It is usually the ‘kiss of death’ for my diet to mention these things, but the above picture is from my lunch at Legal Seafood, which is one hell of a seafood restaurant and should be visited if you ever get the chance – there’s not a lot of them around.
This was the roll for me. The three others were being consumed by my wife and kids while this one sat forlorn.
If I had any interest in appearing to have willpower and projecting upon myself some nobility of character I would tell a story of how my steely will and the dedication to my diet and my goal allowed me to refrain from this fresh roll hot out of the oven sitting in front of me.
That wasn’t the case, however. My character nor willpower played no part in it. There was no heroic struggle involved. It didn’t even appear on my radar. No neural circuits fired with conflicting eat/don’t eat messages.
As mentioned before, it is easy to miss non-events and I was completely oblivious to this thing until my younger daughter asked me to butter her roll for her. Only then did I dimly realize that: “Hey – why aren’t I drooling over this thing sitting in front of me?”
I think it was the ketones.
On the 4th day of 70% plus of my calories coming from fat, with ketones flooding my body, foods that only recently would torment me with their siren calls didn’t make a peep. The thing registered a zero on my desire scale.
This is what I think is the coolest thing about a low carb diet: it can deaden not only hunger but cravings.
I think my success so far has to do with mixing things up a bit more. I’ve had a bit more variety in the past week and have not felt deprived. My average fat intake for the week was 75% of my calories and about 25 grams of carbs. My protein was adequate but not too high – 93 grams. My calories averaged around 2,200 calories, so I certainly wasn’t starving myself. While I can’t say the weight is pouring off me, I can say that I’ve set the stage for slow and steady, easy and pleasant weight loss in the future if I keep up this routine.
I will also note that I feel like I am eating more than I need to because I think eating is fun. And what I am eating is fun – I enjoy my decadent fatty meals, my dark chocolate, my pork belly, butter, sour cream, pork rinds, burgers, sausages, and all the other low carb goodies I’ve indulged in.
I went from a high of 212 last Sunday to a low of 207 on Saturday. I’m up a bit today but this is probably more due to water weight than fat accumulation. I missed my ambitious goal of 205 for Saturday, but I’ve also eaten rich foods until I was full – and a bit past that – all week.
That’s a pretty good compromise in my book.
My posting on fat from yesterday has inspired me to try to make my own mayonnaise again so I can ditch the canola oil version I am currently using and make one with pure olive oil. The last time I tried this I made a speckled, oily goo. We’ll see how this goes later today.
While I consider vegetables optional, I had a huge Caesar salad at Legal Seafood yesterday, and some zucchini and some salsa during the week, as well as raw onion, so there were some vegetables in my diet.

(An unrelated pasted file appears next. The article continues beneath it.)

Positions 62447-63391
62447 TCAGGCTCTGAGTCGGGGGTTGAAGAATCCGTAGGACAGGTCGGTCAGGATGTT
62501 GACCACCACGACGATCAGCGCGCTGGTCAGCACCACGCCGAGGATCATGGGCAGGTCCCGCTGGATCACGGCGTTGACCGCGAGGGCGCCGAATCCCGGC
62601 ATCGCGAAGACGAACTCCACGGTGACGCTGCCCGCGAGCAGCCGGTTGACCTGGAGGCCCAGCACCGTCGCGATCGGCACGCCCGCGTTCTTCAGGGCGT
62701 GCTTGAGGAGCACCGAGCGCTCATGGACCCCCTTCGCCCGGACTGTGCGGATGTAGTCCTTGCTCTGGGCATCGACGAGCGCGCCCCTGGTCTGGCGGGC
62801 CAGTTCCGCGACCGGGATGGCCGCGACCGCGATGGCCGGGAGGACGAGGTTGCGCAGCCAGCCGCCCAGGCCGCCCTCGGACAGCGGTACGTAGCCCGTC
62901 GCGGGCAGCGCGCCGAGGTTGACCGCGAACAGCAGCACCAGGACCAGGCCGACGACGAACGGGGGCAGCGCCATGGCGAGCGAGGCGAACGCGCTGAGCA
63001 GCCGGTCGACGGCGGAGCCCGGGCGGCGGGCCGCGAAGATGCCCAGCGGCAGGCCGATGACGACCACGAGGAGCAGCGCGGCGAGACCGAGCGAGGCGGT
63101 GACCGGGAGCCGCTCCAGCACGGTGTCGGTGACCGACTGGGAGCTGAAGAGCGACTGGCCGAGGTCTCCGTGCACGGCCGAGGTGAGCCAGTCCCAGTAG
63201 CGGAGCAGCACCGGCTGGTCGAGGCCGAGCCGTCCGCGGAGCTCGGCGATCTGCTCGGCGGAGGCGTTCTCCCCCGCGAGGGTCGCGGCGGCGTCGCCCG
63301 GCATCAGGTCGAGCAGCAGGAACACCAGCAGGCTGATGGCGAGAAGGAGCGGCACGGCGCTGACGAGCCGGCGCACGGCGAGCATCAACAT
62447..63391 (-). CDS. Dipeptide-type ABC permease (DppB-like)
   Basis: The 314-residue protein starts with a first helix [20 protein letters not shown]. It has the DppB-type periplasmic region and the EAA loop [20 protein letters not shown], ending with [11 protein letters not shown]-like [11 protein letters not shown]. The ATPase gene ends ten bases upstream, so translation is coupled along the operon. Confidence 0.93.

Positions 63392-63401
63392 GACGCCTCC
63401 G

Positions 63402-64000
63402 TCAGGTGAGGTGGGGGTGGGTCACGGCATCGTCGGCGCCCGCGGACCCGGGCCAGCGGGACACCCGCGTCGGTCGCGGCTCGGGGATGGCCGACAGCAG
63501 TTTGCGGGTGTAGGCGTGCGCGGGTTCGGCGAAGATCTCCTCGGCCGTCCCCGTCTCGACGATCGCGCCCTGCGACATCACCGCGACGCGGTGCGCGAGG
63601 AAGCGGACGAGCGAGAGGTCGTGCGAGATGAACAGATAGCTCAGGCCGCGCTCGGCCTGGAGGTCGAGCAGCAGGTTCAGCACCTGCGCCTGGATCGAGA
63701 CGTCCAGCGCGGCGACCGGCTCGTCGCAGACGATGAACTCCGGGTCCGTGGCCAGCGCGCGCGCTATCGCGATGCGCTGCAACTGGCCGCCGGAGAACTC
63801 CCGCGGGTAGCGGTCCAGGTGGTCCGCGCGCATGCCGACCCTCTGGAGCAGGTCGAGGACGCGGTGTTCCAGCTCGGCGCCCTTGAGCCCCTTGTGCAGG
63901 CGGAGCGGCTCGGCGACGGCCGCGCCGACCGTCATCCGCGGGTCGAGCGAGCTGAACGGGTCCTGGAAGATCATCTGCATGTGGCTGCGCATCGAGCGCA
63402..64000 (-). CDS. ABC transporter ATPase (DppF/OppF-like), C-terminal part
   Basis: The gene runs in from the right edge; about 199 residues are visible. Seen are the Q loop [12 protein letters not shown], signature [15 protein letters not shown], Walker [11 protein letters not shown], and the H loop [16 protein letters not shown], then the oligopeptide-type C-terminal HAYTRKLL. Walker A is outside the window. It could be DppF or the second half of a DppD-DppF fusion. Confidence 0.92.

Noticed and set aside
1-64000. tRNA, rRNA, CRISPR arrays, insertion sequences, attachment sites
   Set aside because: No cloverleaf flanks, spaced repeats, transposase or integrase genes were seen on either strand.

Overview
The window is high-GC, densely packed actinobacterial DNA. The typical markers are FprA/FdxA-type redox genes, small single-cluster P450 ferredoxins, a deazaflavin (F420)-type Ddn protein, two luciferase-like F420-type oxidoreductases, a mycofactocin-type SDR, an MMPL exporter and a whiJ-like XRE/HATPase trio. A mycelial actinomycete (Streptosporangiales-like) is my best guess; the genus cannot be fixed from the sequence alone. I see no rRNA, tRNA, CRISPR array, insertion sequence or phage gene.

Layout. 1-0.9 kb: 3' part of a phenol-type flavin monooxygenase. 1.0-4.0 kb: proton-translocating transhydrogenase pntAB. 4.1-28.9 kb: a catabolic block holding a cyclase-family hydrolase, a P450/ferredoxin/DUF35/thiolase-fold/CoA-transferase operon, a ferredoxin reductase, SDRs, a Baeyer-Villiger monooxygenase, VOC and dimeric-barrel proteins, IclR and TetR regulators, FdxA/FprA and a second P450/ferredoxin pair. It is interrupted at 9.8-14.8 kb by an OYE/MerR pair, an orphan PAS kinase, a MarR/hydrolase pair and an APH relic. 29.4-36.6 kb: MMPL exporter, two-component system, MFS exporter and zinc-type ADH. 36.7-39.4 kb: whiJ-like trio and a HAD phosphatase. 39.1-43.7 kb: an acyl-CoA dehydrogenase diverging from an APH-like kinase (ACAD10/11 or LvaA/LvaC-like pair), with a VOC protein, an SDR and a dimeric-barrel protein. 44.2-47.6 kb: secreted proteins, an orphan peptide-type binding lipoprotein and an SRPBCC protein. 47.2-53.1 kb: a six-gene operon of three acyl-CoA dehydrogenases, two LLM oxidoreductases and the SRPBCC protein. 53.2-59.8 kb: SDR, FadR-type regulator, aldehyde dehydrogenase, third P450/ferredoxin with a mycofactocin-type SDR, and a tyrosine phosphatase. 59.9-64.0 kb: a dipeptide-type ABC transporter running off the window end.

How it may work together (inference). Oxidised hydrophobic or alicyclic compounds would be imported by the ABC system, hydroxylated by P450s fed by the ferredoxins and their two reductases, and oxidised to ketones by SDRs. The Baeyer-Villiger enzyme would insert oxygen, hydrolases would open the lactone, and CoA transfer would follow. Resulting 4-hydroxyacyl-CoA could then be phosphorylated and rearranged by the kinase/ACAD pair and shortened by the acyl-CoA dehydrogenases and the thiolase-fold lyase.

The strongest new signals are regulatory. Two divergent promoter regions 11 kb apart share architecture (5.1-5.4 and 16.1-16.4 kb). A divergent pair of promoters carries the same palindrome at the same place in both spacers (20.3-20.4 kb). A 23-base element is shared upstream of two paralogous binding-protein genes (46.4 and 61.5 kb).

While there are ketones in my urine, a more accurate way to measure them is in the blood. I ponied up the bucks for a ketone test meter but haven’t had the chance to use it because I haven’t been in ketosis – and because the test strips are like $1-2 each(!). If you are really into self-experimentation, the blood test meter is the way to go, though not being independently wealthy nor able to have health insurance pay the cost, I’ve decided to only test it once a week as long as I stick to my diet.
My understanding is, if you stay in ketosis, this number will rise steadily. I just measured and I am at 0.5 mmol/L – supposedly 10 times the level of a person who eat 300 grams of carbs a day, but only a ‘pee-wee’ league number for hard-core ketogenic marathoner.
The urine strips can really only tell you if you are in ketosis or not – the color of the strips will vary depending on how much liquid you’ve drank, so a light color or dark color tells you very little.
Can I get all ‘sciency’ on you for a minute?
This 10-fold range of serum ketones, from 0.5 to 5 mM, is your body’s normal physiological response to varying degrees of dietary carbohydrate and protein restriction. This response range is called ‘nutritional ketosis’, and is associated with metabolic adaptations allowing your body to maintain a stable state of inter-organ fuel homeostasis. This process is dependent on an adequate, albeit minimal, ability of the pancreas to produce insulin in response to dietary protein and serum ketones, thus maintaining serum B-OHB in the range where it replaces much of your body’s (and your brain’s) need for glucose without distorting whole-body acid-base balance.
Nutritional ketosis is by definition a benign metabolic state that gives human metabolism the flexibility to deal with famine or major shifts in available dietary fuels.
Phinney, Stephen; Volek, Jeff (2011-07-08). The Art and Science of Low Carbohydrate Living: An Expert Guide to Making the Life-Saving Benefits of Carbohydrate Restriction Sustainable and Enjoyable (p. 5). Beyond Obesity LLC. Kindle Edition.
(By the way – it is absolutely AWESOME that the Desktop version of the Kindle allows the above to be copied and pasted right from the book – along with the citation note. Saves me a lot of typing – that’s for sure.)
I have been feeling the cut over this time. It’s a vague general fatigue. From the book referenced above, it is supposed to take a few weeks to become fully ‘keto-adapted’.
I’m going to try – but please, no congratulations – writing this post is jinx enough.